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Soft: A Software Environment Abstraction Mechanism

Remy Evard and Robert Leslie
Northeastern University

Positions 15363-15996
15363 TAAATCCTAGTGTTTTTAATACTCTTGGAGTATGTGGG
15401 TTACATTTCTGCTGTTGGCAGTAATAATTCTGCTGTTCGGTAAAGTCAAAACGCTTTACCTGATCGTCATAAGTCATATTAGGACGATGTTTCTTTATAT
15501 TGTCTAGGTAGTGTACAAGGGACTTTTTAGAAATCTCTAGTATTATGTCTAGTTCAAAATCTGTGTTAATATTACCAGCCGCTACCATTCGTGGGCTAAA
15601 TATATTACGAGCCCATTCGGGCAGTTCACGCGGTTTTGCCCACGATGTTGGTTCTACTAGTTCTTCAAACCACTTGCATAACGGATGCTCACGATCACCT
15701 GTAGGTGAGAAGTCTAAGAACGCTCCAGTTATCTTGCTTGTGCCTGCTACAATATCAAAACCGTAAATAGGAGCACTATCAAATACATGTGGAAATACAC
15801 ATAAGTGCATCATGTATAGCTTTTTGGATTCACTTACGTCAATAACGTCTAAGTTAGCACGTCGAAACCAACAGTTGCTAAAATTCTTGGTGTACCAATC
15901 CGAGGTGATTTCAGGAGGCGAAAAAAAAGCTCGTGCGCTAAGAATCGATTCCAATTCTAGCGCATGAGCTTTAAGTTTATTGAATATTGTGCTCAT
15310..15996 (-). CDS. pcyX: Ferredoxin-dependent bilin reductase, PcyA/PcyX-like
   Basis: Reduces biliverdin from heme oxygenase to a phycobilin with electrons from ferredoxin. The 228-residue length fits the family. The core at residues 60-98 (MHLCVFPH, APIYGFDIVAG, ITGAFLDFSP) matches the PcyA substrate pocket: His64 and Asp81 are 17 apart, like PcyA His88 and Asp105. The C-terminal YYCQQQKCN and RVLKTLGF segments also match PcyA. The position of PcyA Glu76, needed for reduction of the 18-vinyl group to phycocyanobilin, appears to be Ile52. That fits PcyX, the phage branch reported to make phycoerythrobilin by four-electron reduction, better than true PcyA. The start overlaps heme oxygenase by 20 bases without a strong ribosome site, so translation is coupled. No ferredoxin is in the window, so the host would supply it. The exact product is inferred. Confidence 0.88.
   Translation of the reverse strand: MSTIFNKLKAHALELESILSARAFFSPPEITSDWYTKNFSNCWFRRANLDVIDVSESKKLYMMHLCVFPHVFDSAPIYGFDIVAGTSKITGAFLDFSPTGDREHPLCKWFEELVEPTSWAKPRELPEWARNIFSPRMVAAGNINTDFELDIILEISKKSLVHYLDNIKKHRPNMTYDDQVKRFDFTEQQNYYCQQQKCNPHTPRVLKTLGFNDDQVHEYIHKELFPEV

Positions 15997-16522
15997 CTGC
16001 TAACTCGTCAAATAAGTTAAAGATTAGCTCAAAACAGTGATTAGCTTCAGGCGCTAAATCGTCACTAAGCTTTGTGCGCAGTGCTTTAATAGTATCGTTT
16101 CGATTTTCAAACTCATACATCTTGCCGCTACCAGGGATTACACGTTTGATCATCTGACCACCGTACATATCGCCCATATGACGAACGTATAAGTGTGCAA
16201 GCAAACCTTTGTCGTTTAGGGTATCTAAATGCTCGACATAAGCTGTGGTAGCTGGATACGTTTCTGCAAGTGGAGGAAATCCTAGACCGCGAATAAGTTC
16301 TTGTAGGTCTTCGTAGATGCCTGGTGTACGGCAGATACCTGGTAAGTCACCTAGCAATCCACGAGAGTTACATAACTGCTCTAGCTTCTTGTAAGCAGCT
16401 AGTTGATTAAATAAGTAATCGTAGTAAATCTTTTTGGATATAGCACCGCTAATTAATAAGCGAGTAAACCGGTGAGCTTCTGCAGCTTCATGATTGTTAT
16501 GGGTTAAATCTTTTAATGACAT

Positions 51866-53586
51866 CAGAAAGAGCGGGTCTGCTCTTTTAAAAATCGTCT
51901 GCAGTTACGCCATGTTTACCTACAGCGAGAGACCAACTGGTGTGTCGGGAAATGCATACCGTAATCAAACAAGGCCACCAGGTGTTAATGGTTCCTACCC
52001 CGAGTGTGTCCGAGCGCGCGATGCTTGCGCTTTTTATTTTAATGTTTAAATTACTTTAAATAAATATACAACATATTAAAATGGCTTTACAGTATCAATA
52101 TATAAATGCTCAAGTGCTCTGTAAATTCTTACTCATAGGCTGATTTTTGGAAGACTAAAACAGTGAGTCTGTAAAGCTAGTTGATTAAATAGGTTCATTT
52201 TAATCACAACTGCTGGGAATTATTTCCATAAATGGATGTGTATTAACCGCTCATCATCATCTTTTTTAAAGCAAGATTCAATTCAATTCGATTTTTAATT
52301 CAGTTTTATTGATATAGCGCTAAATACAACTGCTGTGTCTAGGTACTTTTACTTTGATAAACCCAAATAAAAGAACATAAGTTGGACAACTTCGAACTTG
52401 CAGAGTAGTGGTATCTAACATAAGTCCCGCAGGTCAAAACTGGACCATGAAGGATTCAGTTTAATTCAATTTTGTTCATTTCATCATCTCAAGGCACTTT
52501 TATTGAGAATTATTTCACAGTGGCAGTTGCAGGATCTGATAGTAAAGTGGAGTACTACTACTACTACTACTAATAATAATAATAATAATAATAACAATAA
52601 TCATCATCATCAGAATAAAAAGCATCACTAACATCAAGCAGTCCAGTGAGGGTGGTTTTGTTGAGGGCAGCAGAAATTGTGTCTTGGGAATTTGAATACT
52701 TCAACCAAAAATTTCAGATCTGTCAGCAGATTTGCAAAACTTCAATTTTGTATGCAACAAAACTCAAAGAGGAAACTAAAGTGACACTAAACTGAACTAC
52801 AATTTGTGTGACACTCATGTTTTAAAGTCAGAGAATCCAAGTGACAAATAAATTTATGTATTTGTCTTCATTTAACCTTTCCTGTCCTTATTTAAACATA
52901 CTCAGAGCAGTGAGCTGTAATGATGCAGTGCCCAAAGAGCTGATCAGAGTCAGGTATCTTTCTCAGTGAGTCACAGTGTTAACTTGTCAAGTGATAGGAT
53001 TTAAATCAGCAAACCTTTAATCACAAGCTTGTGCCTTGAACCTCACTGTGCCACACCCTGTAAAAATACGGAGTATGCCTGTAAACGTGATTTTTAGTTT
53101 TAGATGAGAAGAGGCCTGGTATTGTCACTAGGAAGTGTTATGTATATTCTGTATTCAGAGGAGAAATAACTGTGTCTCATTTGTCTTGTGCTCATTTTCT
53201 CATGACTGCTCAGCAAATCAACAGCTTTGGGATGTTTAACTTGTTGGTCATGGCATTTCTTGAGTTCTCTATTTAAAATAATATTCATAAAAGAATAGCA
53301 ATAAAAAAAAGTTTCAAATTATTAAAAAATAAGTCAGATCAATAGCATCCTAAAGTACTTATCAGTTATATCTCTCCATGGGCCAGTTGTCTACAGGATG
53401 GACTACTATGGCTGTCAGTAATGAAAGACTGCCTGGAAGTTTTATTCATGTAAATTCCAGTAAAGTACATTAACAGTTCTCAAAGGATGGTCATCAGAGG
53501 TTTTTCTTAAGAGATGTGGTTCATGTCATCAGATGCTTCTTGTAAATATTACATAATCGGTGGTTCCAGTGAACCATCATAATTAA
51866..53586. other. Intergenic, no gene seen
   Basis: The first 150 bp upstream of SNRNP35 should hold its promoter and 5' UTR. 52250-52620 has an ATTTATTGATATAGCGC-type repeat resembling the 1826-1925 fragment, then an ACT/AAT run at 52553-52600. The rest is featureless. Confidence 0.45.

In a traditional UNIX environment, software is installed in many different locations across a distributed filesystem. In order to effectively use the software, users must correctly configure their PATH, MANPATH and other related shell environment variables. A large and dynamic software environment can cause havoc for users as they try to locate programs not in their PATH, resolve filename collisions, and keep up with changes made by administrators, while attempting to update their startup files. In turn, administrators must notify users of new directories or values to put in their files and must spend time debugging users' environments. A layer of abstraction between the available applications and the way those applications are made available to users through environment variable settings adds a great deal of flexibility for both users and administrators. Administrators can configure and modify software installations without having to notify users of changes. Users may simply indicate which sets of software they desire to use, or they may create arbitrarily complex user-specific modifications. We have implemented this with a mechanism that does not lose speed at login time and which does not use any special shells.

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